Additionally, there was a sprints classification, which awarded a white jersey. In the points classification, cyclists received points for finishing in the top 20 in a stage. For winning a stage, a rider earned 20 points, with a point fewer per place down to 1 point for 20th place. The fourth and final jersey represented the active rider classification, marked by a blue jersey. This was decided at the race's intermediate sprints, awarding points on a 3–2–1 scale.
There was also a classification for Polish riders, with the highest-placed rider appearing on the podium each day. As well as this, a teams classification was also calculated, in which the times of the best three cyclists per team on each stage were added together; the leading team at the end of the race was the team with the lowest total time.
(Polish: Żółta koszulka)
(Polish: Klasyfikacja sprinterska)
(Polish: Klasyfikacja górska)
|Active rider classification
(Polish: Klasyfikacja najaktywniejszych)
|Polish rider classification
(Polish: Najlepszy Polak)
(Polish: Klasyfikacja drużynowa)
|1||Pascal Ackermann||Pascal Ackermann||Pascal Ackermann||Charles Planet||Jakub Kaczmarek||Jakub Kaczmarek||Bora–Hansgrohe|
|2||Luka Mezgec||Charles Planet||Paweł Franczak|
|5||Luka Mezgec||Rodrigo Contreras||Szymon Rekita|
|6||Jonas Vingegaard||Jonas Vingegaard||Marc Sarreau||Tomasz Marczyński||Rafał Majka||Team Ineos|
|7||Matej Mohorič||Pavel Sivakov||Simon Geschke|
|Final||Pavel Sivakov||Marc Sarreau||Simon Geschke||Charles Planet||Rafał Majka||Team Ineos|
- On stages two and three, Fernando Gaviria, who was second in the points classification, wore the white jersey, because first placed Pascal Ackermann wore the yellow jersey as leader of the general classification. For the same reason, Danny van Poppel wore the white jersey on stages four and five, and Luka Mezgec wore the white jersey on stage six.
- On stages three to five, Paweł Franczak, who was second in the active rider classification, wore the blue jersey, because first placed Charles Planet wore the magenta jersey as leader of the mountains classification.
Final classification standingsEdit
|Denotes the winner of the general classification||Denotes the winner of the mountains classification|
|Denotes the winner of the points classification||Denotes the winner of the active rider classification|
|1||Pavel Sivakov (RUS)||Team Ineos||26h 20' 58"|
|2||Jai Hindley (AUS)||Team Sunweb||+ 2"|
|3||Diego Ulissi (ITA)||UAE Team Emirates||+ 12"|
|4||Sergio Higuita (COL)||EF Education First||+ 14"|
|5||Tao Geoghegan Hart (GBR)||Team Ineos||+ 14"|
|6||Pierre Latour (FRA)||AG2R La Mondiale||+ 15"|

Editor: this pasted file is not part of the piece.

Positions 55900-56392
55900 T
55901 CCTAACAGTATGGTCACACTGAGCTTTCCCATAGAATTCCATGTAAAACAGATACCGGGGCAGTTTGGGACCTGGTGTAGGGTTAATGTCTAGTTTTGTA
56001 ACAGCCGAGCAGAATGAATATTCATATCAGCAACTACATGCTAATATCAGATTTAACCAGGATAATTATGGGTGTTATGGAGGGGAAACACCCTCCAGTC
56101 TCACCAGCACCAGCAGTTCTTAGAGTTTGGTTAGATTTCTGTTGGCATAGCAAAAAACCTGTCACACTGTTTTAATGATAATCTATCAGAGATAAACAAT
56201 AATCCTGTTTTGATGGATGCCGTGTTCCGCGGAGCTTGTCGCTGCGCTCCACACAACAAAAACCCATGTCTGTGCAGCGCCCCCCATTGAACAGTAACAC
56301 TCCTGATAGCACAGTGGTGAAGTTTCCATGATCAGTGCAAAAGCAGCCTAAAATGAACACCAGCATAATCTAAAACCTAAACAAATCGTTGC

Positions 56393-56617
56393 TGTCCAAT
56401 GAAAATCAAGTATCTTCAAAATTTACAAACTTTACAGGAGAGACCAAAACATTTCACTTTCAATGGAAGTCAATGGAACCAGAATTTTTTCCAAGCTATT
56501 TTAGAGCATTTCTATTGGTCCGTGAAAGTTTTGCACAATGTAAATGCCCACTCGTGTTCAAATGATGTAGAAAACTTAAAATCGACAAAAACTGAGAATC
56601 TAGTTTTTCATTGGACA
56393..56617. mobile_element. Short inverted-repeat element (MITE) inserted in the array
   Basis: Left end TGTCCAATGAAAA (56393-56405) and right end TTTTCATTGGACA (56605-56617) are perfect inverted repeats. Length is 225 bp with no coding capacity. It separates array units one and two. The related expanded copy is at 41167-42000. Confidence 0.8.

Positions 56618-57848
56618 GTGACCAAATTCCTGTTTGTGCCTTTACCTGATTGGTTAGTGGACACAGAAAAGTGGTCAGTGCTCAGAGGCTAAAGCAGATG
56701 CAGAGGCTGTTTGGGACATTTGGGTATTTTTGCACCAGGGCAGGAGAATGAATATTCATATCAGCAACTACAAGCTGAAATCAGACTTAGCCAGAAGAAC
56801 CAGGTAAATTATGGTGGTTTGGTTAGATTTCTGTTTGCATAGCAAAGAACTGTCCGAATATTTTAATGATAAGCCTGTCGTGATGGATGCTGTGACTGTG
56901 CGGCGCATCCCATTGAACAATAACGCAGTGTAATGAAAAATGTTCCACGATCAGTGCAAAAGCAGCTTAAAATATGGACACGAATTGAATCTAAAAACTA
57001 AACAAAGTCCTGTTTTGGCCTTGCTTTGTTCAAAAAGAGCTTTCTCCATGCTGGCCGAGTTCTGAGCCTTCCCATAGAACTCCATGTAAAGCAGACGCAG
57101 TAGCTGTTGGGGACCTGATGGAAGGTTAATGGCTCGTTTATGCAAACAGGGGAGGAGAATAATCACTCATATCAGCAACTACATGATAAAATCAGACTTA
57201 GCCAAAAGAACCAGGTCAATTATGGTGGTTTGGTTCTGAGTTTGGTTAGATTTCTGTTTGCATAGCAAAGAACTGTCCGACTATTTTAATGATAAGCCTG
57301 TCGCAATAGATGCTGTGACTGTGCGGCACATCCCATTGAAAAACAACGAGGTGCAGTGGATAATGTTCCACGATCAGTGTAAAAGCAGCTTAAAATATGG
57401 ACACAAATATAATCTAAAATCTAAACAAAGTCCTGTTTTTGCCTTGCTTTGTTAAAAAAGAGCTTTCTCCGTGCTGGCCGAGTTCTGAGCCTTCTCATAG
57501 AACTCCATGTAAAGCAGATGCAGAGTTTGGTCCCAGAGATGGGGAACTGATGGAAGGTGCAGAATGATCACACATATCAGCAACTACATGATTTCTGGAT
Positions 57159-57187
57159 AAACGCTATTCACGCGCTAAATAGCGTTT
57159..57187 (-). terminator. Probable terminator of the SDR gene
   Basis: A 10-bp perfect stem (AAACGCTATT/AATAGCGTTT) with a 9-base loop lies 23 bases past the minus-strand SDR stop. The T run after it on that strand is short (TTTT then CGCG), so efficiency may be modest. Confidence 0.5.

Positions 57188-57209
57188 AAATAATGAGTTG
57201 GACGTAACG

|7||Davide Formolo (ITA)||Bora–Hansgrohe||+ 16"|
|8||Chris Hamilton (AUS)||Team Sunweb||+ 16"|
|9||Rafał Majka (POL)||Bora–Hansgrohe||+ 16"|
|10||James Knox (GBR)||Deceuninck–Quick-Step||+ 16"|
|1||Marc Sarreau (FRA)||Groupama–FDJ||53|
|2||Fernando Gaviria (COL)||UAE Team Emirates||50|
|3||Pierre Latour (FRA)||AG2R La Mondiale||44|
|4||Matej Mohorič (SLO)||Bahrain–Merida||43|
|5||John Degenkolb (GER)||Trek–Segafredo||39|
|6||Rafał Majka (POL)||Bora–Hansgrohe||38|
|7||Diego Ulissi (ITA)||UAE Team Emirates||36|
|8||Clément Venturini (FRA)||AG2R La Mondiale||34|
|9||Davide Formolo (ITA)||Bora–Hansgrohe||32|
|10||Sergio Higuita (COL)||EF Education First||29|
|1||Simon Geschke (GER)||CCC Team||60|
|2||Tomasz Marczyński (POL)||Lotto–Soudal||57|
|3||Matej Mohorič (SLO)||Bahrain–Merida||35|
|4||Carl Fredrik Hagen (NOR)||Lotto–Soudal||31|
|5||Geoffrey Bouchard (FRA)||AG2R La Mondiale||22|
|6||Merhawi Kudus (ERI)||Astana||14|
|7||Jonas Vingegaard (DEN)||Team Jumbo–Visma||14|
|8||Davide Formolo (ITA)||Bora–Hansgrohe||12|
|9||Jai Hindley (AUS)||Team Sunweb||10|
|10||Matteo Fabbro (ITA)||Team Katusha–Alpecin||10|
Active rider classificationEdit
|1||Charles Planet (FRA)||Team Novo Nordisk||19|
|2||Matej Mohorič (SLO)||Bahrain–Merida||15|
|3||Petr Vakoč (CZE)||Deceuninck–Quick-Step||7|
|4||Diego Ulissi (ITA)||UAE Team Emirates||4|
|5||Carl Fredrik Hagen (NOR)||Lotto–Soudal||4|
|6||Ben Swift (GBR)||Team Ineos||4|
|7||Geoffrey Bouchard (FRA)||AG2R La Mondiale||4|
|8||Tao Geoghegan Hart (GBR)||Team Ineos||2|
|9||Szymon Rekita (POL)||Poland||2|
|10||Quentin Jauregui (FRA)||AG2R La Mondiale||2|
|1||Team Ineos||79h 07' 11"|
|2||Team Sunweb||+ 11"|
|3||Mitchelton–Scott||+ 4' 09"|
|4||Team Jumbo–Visma||+ 10' 59"|
|5||Bora–Hansgrohe||+ 11' 10"|
|6||EF Education First||+ 17' 16"|
|7||Astana||+ 18' 24"|
|8||AG2R La Mondiale||+ 26' 28"|
|9||Bahrain–Merida||+ 26' 57"|
|10||UAE Team Emirates||+ 30' 03"|